$95\,\%$ confidence interval for geometric distribution

I am analyzing data with a geometric distribution. Using maximum likelihood estimation, I can estimate $p$ to be $\displaystyle \hat p_{MLE} = \frac{N}{\sum_{i=1}^N x_i}$, where $N$ is the number of datapoints and each $x$ is the number of trials necessary for the first success, in each separate experiment.

However, it is not clear to me how 'accurate' this value is, and thus I'd like to construct a $95\,\%$ confidence interval. But my searches have been rather unsuccessful, as I can't find any worked out versions of a suitable confidence interval for this particular distribution. I'm pretty sure there has to be something out there, and I would be very thankful if someone could guide me towards it!

In frequentist inference, the proper confidence interval depends on what you consider your sample space: If you were to repeat your experiment/observational scheme, what would remain constant, what would be allowed to change. Specifically, did you always intend to observe N geometric RV's or was that just when the experiment ended? Are you always observing the same number of trials? If neither is controlled, then its hard to specify what type of process you've observed and how an interval would behave under repeated sampling.

Here are a couple suggestions:

1. Turn your observed geometric variables into an equivalent bernoulli series and apply binomial inference procedures to it. This assumes you had no pre-specified number of successes you needed to achieve (i.e. the sample size was not specified in advance).
2. Apply negative binomial confidence procedures to it, with a known number of successes, i.e., r=N, and you want an interval for p given N. This assumes you pre-specifed the sample size.
3. Perform boostrap resampling on your observed data vector, each time re-calculating the estimate for p, and see the distribution of your estimator relative to the actual value of the estimator for the original sample. Look up Boostrap confidence intervals (percentile and BCC methods).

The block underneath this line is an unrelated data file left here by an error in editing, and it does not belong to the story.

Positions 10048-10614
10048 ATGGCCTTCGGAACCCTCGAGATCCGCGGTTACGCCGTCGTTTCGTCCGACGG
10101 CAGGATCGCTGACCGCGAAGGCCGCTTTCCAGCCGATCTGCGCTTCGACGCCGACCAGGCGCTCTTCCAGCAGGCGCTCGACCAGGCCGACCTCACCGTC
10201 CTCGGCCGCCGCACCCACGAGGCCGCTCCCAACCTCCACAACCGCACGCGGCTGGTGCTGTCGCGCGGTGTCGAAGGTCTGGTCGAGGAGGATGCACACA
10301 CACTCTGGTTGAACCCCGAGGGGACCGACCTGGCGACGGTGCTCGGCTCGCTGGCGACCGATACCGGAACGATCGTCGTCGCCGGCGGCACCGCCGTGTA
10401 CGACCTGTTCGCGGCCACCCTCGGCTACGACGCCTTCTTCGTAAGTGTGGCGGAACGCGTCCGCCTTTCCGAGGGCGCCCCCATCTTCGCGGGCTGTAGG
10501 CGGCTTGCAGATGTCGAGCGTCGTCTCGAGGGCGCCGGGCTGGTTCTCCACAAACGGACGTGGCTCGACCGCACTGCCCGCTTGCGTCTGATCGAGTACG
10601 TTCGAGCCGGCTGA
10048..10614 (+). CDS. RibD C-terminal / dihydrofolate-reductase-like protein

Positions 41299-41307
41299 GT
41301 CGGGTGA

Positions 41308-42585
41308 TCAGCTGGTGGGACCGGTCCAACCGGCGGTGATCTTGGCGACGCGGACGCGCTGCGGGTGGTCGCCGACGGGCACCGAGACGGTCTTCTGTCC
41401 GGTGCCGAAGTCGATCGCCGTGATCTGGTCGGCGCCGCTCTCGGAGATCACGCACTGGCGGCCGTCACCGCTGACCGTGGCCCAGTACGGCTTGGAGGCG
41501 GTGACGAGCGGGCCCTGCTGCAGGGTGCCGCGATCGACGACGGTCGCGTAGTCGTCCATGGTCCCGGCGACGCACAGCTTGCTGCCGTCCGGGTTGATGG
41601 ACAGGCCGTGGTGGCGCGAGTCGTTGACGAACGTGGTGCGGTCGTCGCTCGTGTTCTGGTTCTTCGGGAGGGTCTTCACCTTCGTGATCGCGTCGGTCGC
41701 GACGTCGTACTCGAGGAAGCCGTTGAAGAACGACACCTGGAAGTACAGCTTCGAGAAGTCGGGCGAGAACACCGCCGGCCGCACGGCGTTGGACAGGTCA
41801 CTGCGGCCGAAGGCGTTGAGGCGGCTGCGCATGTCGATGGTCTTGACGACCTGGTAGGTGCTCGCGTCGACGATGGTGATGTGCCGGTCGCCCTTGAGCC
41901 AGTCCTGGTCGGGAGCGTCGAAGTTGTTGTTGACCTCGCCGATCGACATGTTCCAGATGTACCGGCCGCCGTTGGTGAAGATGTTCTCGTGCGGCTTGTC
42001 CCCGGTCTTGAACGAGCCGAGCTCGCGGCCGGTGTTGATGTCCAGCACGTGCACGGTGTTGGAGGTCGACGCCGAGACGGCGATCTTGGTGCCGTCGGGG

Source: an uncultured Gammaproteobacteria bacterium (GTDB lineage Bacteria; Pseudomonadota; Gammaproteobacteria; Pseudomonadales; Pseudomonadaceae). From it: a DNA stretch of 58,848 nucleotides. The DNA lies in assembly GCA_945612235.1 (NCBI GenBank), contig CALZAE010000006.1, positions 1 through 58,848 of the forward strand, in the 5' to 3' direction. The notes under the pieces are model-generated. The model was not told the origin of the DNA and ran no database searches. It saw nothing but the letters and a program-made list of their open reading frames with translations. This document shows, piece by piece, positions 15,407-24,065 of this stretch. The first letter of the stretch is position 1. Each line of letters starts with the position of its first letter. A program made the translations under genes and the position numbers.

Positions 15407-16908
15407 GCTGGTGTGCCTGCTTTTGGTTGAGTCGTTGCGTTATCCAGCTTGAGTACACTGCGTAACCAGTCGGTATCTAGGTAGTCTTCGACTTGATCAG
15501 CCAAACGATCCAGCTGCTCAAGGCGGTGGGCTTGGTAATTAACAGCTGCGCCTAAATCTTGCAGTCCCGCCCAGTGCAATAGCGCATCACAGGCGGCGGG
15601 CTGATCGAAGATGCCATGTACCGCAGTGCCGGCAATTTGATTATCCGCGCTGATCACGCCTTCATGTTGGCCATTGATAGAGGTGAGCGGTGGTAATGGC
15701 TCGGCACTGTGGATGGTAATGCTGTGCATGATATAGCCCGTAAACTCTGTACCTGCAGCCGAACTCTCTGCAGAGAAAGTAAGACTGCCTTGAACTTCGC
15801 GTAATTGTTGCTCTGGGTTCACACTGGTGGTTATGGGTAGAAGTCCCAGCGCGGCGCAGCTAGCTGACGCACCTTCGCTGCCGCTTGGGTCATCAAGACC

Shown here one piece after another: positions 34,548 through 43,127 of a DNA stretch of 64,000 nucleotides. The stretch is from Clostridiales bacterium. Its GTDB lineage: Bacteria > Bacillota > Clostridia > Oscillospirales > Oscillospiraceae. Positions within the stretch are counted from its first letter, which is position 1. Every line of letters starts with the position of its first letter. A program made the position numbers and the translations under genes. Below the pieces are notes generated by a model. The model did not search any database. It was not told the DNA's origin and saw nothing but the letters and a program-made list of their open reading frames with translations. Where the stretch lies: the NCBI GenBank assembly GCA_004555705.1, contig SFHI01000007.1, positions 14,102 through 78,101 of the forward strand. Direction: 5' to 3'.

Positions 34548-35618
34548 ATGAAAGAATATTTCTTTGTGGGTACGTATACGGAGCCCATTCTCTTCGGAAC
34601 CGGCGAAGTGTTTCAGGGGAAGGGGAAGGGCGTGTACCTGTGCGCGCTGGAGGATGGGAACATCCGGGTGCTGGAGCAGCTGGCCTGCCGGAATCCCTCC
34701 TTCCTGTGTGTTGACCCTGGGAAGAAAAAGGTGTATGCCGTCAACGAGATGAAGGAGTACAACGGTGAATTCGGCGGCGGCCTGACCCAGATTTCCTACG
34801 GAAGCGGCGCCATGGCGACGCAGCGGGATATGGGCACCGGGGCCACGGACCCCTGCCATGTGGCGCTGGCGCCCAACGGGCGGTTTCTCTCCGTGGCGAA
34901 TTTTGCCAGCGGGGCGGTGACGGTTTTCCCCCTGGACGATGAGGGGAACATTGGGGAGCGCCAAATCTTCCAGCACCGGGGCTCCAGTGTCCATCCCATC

• Thank you for your elaborate answer. I'll dive into all of this today, and see if I can get anywhere from that. Commented Jan 23, 2014 at 9:10
• I was too late to edit my previous comment, but I'm not sure I understand the distinction between N geometric RV's, and the number of trials. Isn't the outcome of each trial a random variable? In any case, I do not know the number of trials I will end up beforehand, no. So I'll start looking at number 1 and 3! Commented Jan 23, 2014 at 9:15
• Though, now that I think of it, I might not know the number of trials before obtaining the data, but I do know them before I start calculating what P is. So I'll look at 2 instead. Commented Jan 23, 2014 at 9:32
• @user3183724 For the non-bootstrapping approaches, when I say "trials" I do not mean the geometric RVs, but the string of 1's and 0's that correspond to your observed RVs. Then, you either treat this as as one large negative binomial sample or one large binomial sample...depending on which parameter you assume to control for future replications (time periods observed or number of transitions). Also, with 60,000 data points (is that time periods or geometric RVs?), you have a great basis for bootstrapping. Of course, use as many replicaitons as possible to minimize simulation error :)
– user76844
Commented Jan 23, 2014 at 17:13
• @user3183724 As an example for non-bootstrapping methods: if you have the geometric RVs {2,2,1} then the sample you will apply neg or regular binominal methods to is {01011}...see what I mean...you are aggregating into the raw observed data string then applying a method to the entire string.
– user76844
Commented Jan 23, 2014 at 17:14